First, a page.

• KRISTIN SCOTT THOMAS plays the snooty publisher of a high-end fashion magazine who likes Rebecca's moxie and thus offers her a job.
  • LESLIE BIBB plays Rebecca's somewhat condescending rival, both for the position at Alette, as well as Luke's heart (at least in Rebecca's assumptions).
  • KRYSTEN RITTER plays Rebecca's best friend and roommate who's getting married and wants Rebecca to join a shopaholics support group. She gets drunk with Rebecca in one scene, is seen in bed with her fiancÚ in another, and uses a little profanity.
  • ROBERT STANTON plays the relentless debt collector who's constantly closing in on Rebecca.
  • JOAN CUSACK and JOHN GOODMAN play Rebecca's fiscally conservative and loving but slightly overbearing parents.
  • JOHN LITHGOW plays the big boss at the magazine empire who takes a liking to Rebecca and her fresh approach at writing.
  • JULIE HAGERTY plays Luke's faithful if mousy personal assistant.
  • FRED ARMISEN plays Luke's immediate boss who doesn't like what he or Rebecca is doing for the magazine.
  • CAST, CREW, & TECHNICAL INFO

    HOW OTHERS RATED THIS MOVIE


    Curious if this title is entertaining, any good, and/or has any artistic merit?
    Then read OUR TAKE of this film.


    (Note: The "Our Take" review of this title examines the film's artistic merits and does not take into account any of the possibly objectionable material listed below).


    OUR WORD TO PARENTS:
    The following is a brief summary of the content found in this PG rated comedy. Profanity consists of a handful of minor expletives, while some colorful phrases are also uttered. Some non-explicit, sexually related dialogue is present, as are varying amounts of cleavage (sometimes a lot), some kissing, a woman seen in her panties, and an unmarried couple seen in bed (nothing sexual happening).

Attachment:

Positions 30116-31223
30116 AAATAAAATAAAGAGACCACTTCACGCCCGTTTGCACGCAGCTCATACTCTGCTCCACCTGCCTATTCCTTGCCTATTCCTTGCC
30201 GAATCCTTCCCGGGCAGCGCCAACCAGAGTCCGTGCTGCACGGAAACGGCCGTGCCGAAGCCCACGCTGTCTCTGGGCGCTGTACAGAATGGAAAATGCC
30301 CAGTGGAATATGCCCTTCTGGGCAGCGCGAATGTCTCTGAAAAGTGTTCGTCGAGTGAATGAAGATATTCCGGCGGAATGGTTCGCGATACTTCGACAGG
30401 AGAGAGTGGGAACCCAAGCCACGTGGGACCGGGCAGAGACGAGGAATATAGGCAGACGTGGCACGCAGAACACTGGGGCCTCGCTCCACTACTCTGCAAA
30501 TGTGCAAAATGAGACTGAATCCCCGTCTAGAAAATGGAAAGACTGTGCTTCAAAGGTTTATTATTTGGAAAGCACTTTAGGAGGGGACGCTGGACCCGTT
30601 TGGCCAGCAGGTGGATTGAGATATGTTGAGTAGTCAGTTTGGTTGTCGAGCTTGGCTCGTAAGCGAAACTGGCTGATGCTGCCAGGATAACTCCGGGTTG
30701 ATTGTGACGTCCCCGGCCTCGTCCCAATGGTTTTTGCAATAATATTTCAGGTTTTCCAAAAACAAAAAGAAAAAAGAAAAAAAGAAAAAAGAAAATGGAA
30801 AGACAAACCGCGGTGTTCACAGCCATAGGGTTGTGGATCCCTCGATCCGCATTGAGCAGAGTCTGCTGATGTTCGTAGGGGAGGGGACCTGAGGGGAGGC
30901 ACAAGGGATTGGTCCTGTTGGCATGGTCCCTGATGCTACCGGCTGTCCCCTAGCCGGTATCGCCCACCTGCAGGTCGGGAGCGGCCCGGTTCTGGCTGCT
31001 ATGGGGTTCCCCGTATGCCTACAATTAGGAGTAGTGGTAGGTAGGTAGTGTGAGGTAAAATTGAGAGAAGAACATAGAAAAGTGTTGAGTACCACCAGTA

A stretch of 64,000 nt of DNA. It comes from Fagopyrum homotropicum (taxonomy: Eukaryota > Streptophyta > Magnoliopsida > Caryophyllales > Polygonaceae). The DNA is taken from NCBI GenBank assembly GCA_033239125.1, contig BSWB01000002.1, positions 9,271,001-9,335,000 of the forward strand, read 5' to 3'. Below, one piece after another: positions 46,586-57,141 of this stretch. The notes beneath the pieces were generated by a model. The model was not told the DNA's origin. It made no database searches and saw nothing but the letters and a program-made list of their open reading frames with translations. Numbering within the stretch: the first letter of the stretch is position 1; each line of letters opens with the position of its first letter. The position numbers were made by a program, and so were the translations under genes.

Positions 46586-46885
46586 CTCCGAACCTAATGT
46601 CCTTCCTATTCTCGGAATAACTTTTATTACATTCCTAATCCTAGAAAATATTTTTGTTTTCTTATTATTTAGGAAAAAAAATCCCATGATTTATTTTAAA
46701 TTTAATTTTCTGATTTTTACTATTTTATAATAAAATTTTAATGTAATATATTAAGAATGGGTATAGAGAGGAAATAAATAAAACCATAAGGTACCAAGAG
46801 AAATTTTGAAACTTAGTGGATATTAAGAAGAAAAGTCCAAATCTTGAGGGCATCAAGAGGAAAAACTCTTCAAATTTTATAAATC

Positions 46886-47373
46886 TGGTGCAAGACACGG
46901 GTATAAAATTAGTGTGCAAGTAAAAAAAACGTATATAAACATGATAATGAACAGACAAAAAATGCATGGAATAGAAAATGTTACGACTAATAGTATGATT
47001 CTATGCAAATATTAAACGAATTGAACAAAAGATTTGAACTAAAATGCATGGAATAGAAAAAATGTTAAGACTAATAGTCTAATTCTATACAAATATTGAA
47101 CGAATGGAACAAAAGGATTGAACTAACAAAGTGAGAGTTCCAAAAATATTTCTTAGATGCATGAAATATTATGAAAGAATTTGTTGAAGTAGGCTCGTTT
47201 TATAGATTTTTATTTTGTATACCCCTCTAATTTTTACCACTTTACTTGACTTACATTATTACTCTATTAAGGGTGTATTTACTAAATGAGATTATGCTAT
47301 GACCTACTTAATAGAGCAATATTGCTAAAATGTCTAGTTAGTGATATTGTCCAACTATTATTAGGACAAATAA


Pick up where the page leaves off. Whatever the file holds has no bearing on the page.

Some slapstick style material occurs, while alcohol is consumed in various scenes, including some resulting in intoxication. Some comedy based bad attitudes are present, as is some behavior that might inspire attempts to imitate it.

    Should you still be concerned about the film's appropriateness for yourself or anyone else in your home, you may want to look more closely at our detailed listings for more specific information regarding the film's content.


    ALCOHOL OR DRUG USE
  • Rebecca and Suze decide to drink tequila while opening the former's bills. Rebecca drinks straight from the bottle, and we then see both having shots of that. Their drinking continues, and both then seem intoxicated.
  • People have drinks at a reception, including Rebecca, while Alicia over-pours some champagne while being shocked at something Rebecca has just done.
  • Luke and Rebecca have drinks at a restaurant where others also drink.
  • We see Alicia put down a drink after waiting for Luke.
  • People have drinks at a ball, where Rebecca ends up running into a drunken woman who asks her to get her another drink. We then see Rebecca back in the kitchen trying to make her a drink, with the chef asking if she's drunk (thinking she's a waitress) and sending her out with a tray of food. After inadvertently making a scene, she quickly downs a drink.
  • BLOOD/GORE
  • While intoxicated, Suze writes that an employer can shove their job "up their ass." That's later repeated in a different way, but with the same body reference, twice.
  • DISRESPECTFUL/BAD ATTITUDE
  • Some girls make fun of the way young Rebecca is dressed.